THE BLOG
12/10/2014 07:50 am ET Updated Mar 22, 2015

Love Letters: Seville

Allie Megale is a current senior at Drew University in Madison, New Jersey, where she studies Psychology and Spanish. She studied abroad in Sevilla during the spring semester in 2014. She plans to return to Spain for pleasure sometime in the near future.

Sevilla,

I still remember arriving to you after a long bus ride from Toledo. I remember looking outside the windows and staring at the streets that I would eventually learn like the back of my hand. I remember stepping off the bus and hearing my name being called out to meet my host mother. She hugged my roommate and I, gave us the infamous two kisses on the cheek and called us guapas (which translates to pretty). This was my family for the next three and half months.

Sevilla, you are a city like no other. You offer a city big enough to wander, but small enough to feel like home. Walking down Calle San Jacinto everyday brought a smile to my face. There were always friends, families, children, and shop owners on the streets, enjoying a beer or some tapas. No matter what day of the week, the tables were always filled with people. Your culture allows people to take a step away from the harsh realities of life and simply enjoy the company of their loved ones. This is something that is so rare to come by in life here in America.

I miss going out at 12 am and not arriving back home until the sun is starting to rise. I miss dancing the night away with people who did not speak English. This didn't matter because the only language we needed to understand was the steps of our feet and the beat of the music. I miss the 1 euro chupitos of cheap tequila. I miss the sense of elegance that your nightlife offered in comparison to the nightlife at American universities. The mile-and-a-half walk home at 6 am was always worth while because of the promise of churros at the Triana Bridge. I remember sitting on the steps alone one Thursday night and just staring at the reflection of the moon and the stars on the river that I walked by everyday. I didn't mind that I was alone, because I had you there and you required no explanations.

I love the people that live in your city; their faces still linger in my mind, like thhe cab driver that drove me to my four visits to the doctors. One evening, as the sun was setting, he decided to take the long way home so that we could go over the bridge that looks over the city of Sevilla. We talked about life, love, and the history of Sevilla (yes, this was all in Spanish). Or what about the man who sat in a chair outside the elementary school every morning and would sing my roommate and me a beautiful Spanish song. Or what about my friend who took me to his pueblo of Puerto Moral where I was treated like I was family only after meeting him for less than one day. Who would think that a long drive, a song, or a night in a village could have such a lasting impression on me five months later?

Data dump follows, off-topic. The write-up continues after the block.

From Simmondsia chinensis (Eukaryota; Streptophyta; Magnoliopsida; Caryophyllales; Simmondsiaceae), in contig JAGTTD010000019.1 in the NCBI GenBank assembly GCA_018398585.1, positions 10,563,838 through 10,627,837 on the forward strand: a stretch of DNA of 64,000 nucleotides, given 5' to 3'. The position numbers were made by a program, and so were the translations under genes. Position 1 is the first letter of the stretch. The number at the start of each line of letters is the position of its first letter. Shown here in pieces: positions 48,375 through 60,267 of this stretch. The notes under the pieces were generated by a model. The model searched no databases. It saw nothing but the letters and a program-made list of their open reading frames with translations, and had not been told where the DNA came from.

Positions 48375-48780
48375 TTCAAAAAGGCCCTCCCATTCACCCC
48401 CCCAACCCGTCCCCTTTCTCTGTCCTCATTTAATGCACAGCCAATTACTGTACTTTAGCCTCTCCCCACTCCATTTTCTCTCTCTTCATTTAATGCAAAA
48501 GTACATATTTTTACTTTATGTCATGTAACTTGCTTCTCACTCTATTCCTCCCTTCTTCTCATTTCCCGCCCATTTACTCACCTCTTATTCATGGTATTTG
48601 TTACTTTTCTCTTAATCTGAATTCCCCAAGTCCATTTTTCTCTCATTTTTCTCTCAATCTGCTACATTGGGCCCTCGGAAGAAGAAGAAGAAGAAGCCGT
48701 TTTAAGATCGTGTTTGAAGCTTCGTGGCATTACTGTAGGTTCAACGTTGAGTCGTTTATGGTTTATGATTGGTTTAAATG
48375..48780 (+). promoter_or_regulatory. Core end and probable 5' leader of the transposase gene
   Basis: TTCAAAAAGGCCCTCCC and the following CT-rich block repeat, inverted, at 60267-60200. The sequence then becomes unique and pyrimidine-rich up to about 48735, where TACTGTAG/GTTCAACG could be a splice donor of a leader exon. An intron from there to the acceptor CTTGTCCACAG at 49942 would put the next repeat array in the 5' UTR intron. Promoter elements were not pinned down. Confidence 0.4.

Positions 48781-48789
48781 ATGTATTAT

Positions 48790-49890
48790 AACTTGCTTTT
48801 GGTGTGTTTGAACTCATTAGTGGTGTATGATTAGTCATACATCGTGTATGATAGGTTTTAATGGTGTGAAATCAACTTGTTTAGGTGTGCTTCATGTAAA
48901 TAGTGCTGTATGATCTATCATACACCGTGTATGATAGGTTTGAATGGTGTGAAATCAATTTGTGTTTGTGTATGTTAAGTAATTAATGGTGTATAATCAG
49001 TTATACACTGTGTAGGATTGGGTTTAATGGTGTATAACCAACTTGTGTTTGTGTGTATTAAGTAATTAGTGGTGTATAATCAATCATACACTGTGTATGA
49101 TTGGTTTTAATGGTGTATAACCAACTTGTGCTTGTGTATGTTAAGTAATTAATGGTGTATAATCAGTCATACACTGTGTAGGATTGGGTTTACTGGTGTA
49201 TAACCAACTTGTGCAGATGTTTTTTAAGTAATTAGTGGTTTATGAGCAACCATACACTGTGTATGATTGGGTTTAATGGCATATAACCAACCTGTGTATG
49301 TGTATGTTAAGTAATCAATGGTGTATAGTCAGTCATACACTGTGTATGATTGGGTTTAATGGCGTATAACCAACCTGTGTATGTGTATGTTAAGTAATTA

What I love most about you, Sevilla, is how you transformed me as a person. People always say that you will change after studying in another country, but I feel that you have a certain effect on people like no other city has. What you taught me is not something that could ever be found in a textbook or in a class lecture. What you taught me will be carried with me for years to come. Through you, I found that I am capable of being vulnerable, of falling in love without thinking of what comes next, that promises are not always kept, that goodbyes sometimes really are forever, but other times are not, that I can survive on three hours of sleep perfectly fine, that I can become part of a family with people that I have only known for three months, and that it is necessary to stop and smell the roses. Most of all, Sevilla, you taught me that the happiness in life isn't measured by the amount of money you have in your pockets, but rather is measured by the amount of happy memories you have to look back upon.

Nos vemos muy pronto,
Allie